This winter was a tough one for us here in Western Alaska. It was no doubt a very heavy snow year and most of us were busy shoveling and removing snow most of the time. Flat light and constant storms prevented us even from enjoying what is usually the glory time of spring with snow on the ground, blue skies and long days.
But the real scary occurences this winter were images that came from Little Diomede of open water and waves crashing onto the shores of the island in the Bering Strait in February. Open water at Diomede in February! And just last week, a reader emailed photos of open water at Port Clarence, taken just last week. Flying across Norton Sound, the ice looks like shattered porcelain with lots of dark blue in between. Scientists have predicted the consequences of greenhouse gases on the atmosphere and the warming of our climate. They have laid out the picture: warming seas, warming air, more violent storms, rising sea levels, erratic behavior of natural cycles. And here we are, trying to adapt as fast as we can, but it is very hard for coastal residents who are depending on subsistence hunting successes to get by and put food on the table.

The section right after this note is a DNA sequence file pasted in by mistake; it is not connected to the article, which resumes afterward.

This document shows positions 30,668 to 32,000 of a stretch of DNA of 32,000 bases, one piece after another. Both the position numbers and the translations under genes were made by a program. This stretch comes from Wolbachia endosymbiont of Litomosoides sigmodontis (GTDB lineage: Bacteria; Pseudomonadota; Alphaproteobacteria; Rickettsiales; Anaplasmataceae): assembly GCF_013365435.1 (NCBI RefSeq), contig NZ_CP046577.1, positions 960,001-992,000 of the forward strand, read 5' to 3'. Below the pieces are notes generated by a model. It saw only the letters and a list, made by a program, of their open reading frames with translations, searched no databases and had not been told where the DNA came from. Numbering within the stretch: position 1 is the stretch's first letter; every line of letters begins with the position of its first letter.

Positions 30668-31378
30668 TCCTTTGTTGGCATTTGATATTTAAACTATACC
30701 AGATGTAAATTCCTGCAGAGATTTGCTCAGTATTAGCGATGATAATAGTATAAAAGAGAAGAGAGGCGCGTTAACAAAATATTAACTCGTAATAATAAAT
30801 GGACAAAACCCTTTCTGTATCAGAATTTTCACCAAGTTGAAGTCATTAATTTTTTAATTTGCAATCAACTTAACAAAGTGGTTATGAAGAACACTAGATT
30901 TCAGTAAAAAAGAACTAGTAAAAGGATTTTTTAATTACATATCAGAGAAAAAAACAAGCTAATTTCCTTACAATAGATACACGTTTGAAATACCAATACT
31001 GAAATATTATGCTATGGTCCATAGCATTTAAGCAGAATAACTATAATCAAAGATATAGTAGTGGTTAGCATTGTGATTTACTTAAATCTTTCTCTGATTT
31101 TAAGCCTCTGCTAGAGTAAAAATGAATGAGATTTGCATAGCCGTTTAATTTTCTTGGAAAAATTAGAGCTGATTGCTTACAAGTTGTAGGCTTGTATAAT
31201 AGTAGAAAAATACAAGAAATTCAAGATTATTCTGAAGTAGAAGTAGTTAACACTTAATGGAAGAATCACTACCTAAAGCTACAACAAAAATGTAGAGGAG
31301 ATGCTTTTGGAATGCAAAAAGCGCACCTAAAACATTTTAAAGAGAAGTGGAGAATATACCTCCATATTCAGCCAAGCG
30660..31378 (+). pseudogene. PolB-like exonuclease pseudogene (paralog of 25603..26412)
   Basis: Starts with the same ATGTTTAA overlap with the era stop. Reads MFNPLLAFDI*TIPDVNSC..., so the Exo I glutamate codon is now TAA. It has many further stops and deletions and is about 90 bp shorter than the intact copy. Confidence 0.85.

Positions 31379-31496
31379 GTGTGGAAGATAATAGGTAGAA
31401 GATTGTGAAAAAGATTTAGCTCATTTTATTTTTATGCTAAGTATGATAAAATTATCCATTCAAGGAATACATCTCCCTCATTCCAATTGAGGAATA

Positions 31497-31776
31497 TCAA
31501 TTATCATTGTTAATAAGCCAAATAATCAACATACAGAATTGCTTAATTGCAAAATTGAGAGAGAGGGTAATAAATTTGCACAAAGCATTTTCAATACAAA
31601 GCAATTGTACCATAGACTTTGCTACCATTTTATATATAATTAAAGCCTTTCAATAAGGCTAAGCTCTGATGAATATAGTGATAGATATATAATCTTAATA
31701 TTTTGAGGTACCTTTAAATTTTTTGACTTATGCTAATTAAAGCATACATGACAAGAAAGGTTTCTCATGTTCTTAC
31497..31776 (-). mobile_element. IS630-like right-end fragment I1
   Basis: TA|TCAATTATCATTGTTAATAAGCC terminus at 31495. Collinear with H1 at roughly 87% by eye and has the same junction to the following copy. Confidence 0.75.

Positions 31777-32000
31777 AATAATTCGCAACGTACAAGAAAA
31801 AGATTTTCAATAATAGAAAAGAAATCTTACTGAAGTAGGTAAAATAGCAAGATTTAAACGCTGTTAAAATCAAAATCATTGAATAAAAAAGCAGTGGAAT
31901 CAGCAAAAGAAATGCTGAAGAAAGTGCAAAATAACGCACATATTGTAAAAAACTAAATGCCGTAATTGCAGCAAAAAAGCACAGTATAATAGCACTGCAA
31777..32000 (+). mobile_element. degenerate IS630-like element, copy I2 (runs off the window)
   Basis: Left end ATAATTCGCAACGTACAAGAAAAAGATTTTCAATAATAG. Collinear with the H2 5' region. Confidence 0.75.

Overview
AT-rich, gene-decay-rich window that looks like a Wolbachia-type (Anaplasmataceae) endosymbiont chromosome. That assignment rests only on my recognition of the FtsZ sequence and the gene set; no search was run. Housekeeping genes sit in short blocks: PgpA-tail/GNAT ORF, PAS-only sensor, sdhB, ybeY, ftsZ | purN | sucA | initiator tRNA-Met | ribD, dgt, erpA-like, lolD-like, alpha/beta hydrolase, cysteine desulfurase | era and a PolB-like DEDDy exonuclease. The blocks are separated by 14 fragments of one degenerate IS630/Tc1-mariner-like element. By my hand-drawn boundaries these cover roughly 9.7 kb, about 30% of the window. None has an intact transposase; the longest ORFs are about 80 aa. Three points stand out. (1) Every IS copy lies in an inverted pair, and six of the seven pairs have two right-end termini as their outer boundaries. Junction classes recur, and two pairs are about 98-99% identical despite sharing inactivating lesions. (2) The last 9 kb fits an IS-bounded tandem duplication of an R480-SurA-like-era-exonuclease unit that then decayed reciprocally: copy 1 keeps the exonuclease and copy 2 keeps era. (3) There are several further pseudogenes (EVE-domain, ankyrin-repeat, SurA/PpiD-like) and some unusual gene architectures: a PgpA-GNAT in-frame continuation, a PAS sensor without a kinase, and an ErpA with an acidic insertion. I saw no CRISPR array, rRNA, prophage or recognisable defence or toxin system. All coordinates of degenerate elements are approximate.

We are not the only ones who have to buckle up for a big change. But we need to nevertheless make our voices heard. With this, I am calling upon our readers in the outlying communities and in Nome to share your stories with us. Call in or email your story of change and how these new climate realities impact your lives. Let’s tell those stories and hopefully they will have an impact. —D.H.—